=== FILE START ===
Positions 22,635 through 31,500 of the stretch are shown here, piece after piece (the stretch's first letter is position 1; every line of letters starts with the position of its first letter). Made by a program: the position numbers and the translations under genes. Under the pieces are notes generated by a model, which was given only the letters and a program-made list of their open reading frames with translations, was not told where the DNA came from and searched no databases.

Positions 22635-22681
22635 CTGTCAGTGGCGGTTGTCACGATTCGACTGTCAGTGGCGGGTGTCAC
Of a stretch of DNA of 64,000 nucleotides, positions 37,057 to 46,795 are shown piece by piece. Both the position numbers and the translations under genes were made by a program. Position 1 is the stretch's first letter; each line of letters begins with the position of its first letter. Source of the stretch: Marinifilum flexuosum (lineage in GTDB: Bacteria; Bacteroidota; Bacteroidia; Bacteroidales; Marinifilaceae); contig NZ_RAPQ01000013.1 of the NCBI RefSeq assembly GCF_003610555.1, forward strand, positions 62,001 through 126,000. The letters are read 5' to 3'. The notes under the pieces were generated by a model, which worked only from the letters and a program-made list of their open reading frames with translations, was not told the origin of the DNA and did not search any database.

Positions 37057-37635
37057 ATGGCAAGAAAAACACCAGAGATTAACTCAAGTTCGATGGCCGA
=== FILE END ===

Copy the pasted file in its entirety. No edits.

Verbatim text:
Positions 22,635 through 31,500 of the stretch are shown here, piece after piece (the stretch's first letter is position 1; every line of letters starts with the position of its first letter). Made by a program: the position numbers and the translations under genes. Under the pieces are notes generated by a model, which was given only the letters and a program-made list of their open reading frames with translations, was not told where the DNA came from and searched no databases.

Positions 22635-22681
22635 CTGTCAGTGGCGGTTGTCACGATTCGACTGTCAGTGGCGGGTGTCAC
Of a stretch of DNA of 64,000 nucleotides, positions 37,057 to 46,795 are shown piece by piece. Both the position numbers and the translations under genes were made by a program. Position 1 is the stretch's first letter; each line of letters begins with the position of its first letter. Source of the stretch: Marinifilum flexuosum (lineage in GTDB: Bacteria; Bacteroidota; Bacteroidia; Bacteroidales; Marinifilaceae); contig NZ_RAPQ01000013.1 of the NCBI RefSeq assembly GCF_003610555.1, forward strand, positions 62,001 through 126,000. The letters are read 5' to 3'. The notes under the pieces were generated by a model, which worked only from the letters and a program-made list of their open reading frames with translations, was not told the origin of the DNA and did not search any database.

Positions 37057-37635
37057 ATGGCAAGAAAAACACCAGAGATTAACTCAAGTTCGATGGCCGA